We finally left on Sunday morning because I began to fear that they would put the city on lockdown and then we would be trapped there. New cases in NYC were doubling every day and trips to the grocery store started to get pretty intense. The grocery stores in Manhattan are much smaller than what people are accustomed to in the suburbs, with skinnier aisles and way more people, so it’s really hard to go without being in close contact with various people. Most of the stores were running out of all their food soon after opening, so going somewhere where the pandemic hadn’t quite hit yet seemed necessary. Also, our two bedroom apartment was starting to feel pretty claustrophobic. I was doing conference calls in the bathroom just to get some quiet. I didn’t even want to go to our local coffee shop anymore, so the social aspect of being in NYC had pretty much vanished.

We packed up our stuff— all our food, cleaning supplies and clothes. It was interesting packing my bag with only my comfiest items. My at-home loungewear, if you will. Every day I’ve been wearing some hybrid of real clothes, workout clothes and pajamas.

Mike left to get our car. That was another fear I had. We park it in a garage and need an attendant to get it out. If there was ever a scenario where the garage closed, we would be stuck without a vehicle. Even if you could get in somehow, you’d have to move 100 cars to get yours out. As we were driving out of the city, it was bizarre to see how many people were still out and about, going to brunch and walking on the crowded streets like it was just a beautiful day and nothing else was going on. That solidified our decision to leave. There were just too many people not taking social distancing seriously.

Unlike the apocalypse movies where everyone is always fleeing the city at once, in bumper to bumper traffic, the highway was eerily car free.

Two hours later, we arrived at our house. After we unpacked the car, I walked into our yard, around the back and down to the dock by our creek. It felt like the last scene of Bird Box when (spoiler alert!) Sandra Bullock arrived at the School for the Blind and they led her into that beautiful garden.

Although, I think we all know, this thing is just beginning.

We feel incredibly lucky to have the house as an option. It’s been four days since we arrived and it’s been amazing having a yard to run around, an empty street to ride bikes and some distance within the house while we are social distancing!

We are very isolated here. That’s good from a health perspective but mentally, it’s a little sad. Not many signs of life. Originally, we had thought that we would hang out with our friends who are also out here, but now, it’s clear we will all keep our distance. I saw a mother with her toddler across the creek yesterday. I think it must be her parents house, because we don’t usually see anyone in their yard. I almost called out to her, but decided against it. Maybe that will seem more normal and necessary in the coming weeks.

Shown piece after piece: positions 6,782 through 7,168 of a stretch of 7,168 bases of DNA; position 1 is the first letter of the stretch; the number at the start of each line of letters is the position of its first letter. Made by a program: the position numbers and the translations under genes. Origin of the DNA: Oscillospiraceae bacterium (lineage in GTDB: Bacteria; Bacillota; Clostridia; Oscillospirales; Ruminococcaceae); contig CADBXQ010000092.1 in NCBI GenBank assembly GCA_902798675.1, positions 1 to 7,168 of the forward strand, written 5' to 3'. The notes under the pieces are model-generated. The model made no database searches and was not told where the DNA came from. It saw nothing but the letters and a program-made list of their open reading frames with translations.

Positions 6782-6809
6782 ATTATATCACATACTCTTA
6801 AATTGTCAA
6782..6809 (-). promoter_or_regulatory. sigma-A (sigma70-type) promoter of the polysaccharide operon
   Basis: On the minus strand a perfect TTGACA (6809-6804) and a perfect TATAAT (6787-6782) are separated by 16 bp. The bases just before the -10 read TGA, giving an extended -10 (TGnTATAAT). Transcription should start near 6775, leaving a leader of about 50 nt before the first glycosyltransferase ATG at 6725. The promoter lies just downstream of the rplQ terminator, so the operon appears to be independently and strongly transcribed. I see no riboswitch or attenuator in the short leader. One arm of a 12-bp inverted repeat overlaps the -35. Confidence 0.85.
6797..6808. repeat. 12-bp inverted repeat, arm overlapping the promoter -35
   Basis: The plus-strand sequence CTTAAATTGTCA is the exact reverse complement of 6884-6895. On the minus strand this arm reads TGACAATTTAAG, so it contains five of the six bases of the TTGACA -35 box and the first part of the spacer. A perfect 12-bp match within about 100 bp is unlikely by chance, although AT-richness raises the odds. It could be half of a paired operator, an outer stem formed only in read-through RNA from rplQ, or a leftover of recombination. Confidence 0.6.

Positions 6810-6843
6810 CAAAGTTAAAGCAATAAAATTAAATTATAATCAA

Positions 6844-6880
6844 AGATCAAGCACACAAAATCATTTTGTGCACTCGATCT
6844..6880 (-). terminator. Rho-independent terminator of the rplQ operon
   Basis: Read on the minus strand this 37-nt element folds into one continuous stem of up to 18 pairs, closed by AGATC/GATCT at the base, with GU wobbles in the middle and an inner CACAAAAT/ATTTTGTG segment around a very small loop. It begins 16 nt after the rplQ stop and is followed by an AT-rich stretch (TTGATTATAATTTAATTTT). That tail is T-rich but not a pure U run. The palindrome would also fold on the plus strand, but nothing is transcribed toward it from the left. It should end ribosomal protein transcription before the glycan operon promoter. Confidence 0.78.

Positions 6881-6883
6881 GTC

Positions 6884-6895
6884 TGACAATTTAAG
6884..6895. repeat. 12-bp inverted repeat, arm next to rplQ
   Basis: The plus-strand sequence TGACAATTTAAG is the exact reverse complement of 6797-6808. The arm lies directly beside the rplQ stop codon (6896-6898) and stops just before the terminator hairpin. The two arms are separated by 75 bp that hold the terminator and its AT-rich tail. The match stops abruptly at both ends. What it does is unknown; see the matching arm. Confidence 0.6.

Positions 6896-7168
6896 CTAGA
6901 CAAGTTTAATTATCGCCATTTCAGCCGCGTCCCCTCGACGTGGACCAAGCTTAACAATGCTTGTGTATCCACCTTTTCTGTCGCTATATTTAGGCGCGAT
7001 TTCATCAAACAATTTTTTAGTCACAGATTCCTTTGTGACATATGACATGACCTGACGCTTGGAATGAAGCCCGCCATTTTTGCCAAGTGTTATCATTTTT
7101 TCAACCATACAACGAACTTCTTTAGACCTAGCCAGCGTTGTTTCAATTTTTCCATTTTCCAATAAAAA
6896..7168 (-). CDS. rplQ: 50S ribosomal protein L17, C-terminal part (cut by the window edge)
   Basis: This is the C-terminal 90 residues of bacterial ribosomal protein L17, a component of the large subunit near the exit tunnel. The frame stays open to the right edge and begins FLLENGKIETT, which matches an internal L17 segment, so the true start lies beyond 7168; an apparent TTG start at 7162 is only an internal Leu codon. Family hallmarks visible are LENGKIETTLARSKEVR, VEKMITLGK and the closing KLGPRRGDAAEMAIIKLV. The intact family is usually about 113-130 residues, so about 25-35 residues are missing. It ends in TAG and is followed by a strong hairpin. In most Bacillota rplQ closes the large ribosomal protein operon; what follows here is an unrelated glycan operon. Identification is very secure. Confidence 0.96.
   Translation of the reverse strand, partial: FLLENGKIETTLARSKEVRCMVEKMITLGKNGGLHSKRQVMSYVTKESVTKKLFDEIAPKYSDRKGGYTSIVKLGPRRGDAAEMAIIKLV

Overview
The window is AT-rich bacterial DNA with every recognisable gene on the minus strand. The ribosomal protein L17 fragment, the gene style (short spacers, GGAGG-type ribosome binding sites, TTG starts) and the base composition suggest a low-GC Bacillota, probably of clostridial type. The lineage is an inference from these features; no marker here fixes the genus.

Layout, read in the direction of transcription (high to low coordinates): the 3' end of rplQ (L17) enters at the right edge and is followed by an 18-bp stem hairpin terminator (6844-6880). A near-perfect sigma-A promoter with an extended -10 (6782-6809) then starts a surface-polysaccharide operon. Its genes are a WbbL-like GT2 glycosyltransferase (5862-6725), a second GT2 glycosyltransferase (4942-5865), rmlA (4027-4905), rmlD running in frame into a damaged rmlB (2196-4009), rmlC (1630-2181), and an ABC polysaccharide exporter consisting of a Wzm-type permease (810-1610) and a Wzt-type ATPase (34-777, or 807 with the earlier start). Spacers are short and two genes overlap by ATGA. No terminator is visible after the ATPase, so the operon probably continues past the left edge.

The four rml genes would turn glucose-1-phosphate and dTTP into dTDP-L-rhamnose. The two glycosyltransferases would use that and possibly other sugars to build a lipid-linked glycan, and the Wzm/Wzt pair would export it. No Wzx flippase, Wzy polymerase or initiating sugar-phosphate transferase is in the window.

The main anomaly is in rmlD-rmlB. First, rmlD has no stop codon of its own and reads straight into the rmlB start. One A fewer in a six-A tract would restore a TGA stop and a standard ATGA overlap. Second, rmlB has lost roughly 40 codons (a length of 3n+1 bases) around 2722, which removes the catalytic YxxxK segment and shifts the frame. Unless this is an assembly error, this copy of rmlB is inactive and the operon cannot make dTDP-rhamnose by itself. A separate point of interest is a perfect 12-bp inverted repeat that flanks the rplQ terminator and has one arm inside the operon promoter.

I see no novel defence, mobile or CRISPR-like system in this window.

During the day, I’ve been trying (and failing to some degree) to institute a schedule with the kids that involves entertainment, some academics and exercise. I’ll talk more about that in a separate post. Mike has been the one going out and gathering supplies— making sure our fridge is fully stocked, that we’ve got toilet paper and wipes, and dealing with the mechanical things that go wrong. Like yesterday, we realized our internet speed is not going to cut it, so we upgraded and he went out to get a new router. We also had a night that I thought our fridge was broken— all the ice cream melted and the temperature wouldn’t go lower than 40º. I totally flipped out and texted my mom (as if she could somehow help me), but in the morning, miraculously, it had reset itself and everything was fine.

Even though I haven’t been able to fully gather my thoughts to write on the blog until now, I’ve been very active on Instagram. Sharing our daily routine on @mommyshorts, some things that make me laugh on @averageparentproblems and stories from our community on @mommyshortssquad. Oh, and tiktok! What is there to do except learn dances with your kids? You can follow me on tiktok at @mommyshorts.

I’ve also been doing more Instagram Lives. Yesterday at 4pm, Mazzy, Harlow and I did a live dance party on @mommyshorts and we plan to do it again tomorrow. Since we are all isolated in our homes right now, social media is playing a huge role in keeping everyone connected. My hope is that I can help bring my followers from all over the world together. For a cry, a smile, a friend. Us remarkably average parents have to stick together.

Much love to all of you in the coming weeks. I’ll be here.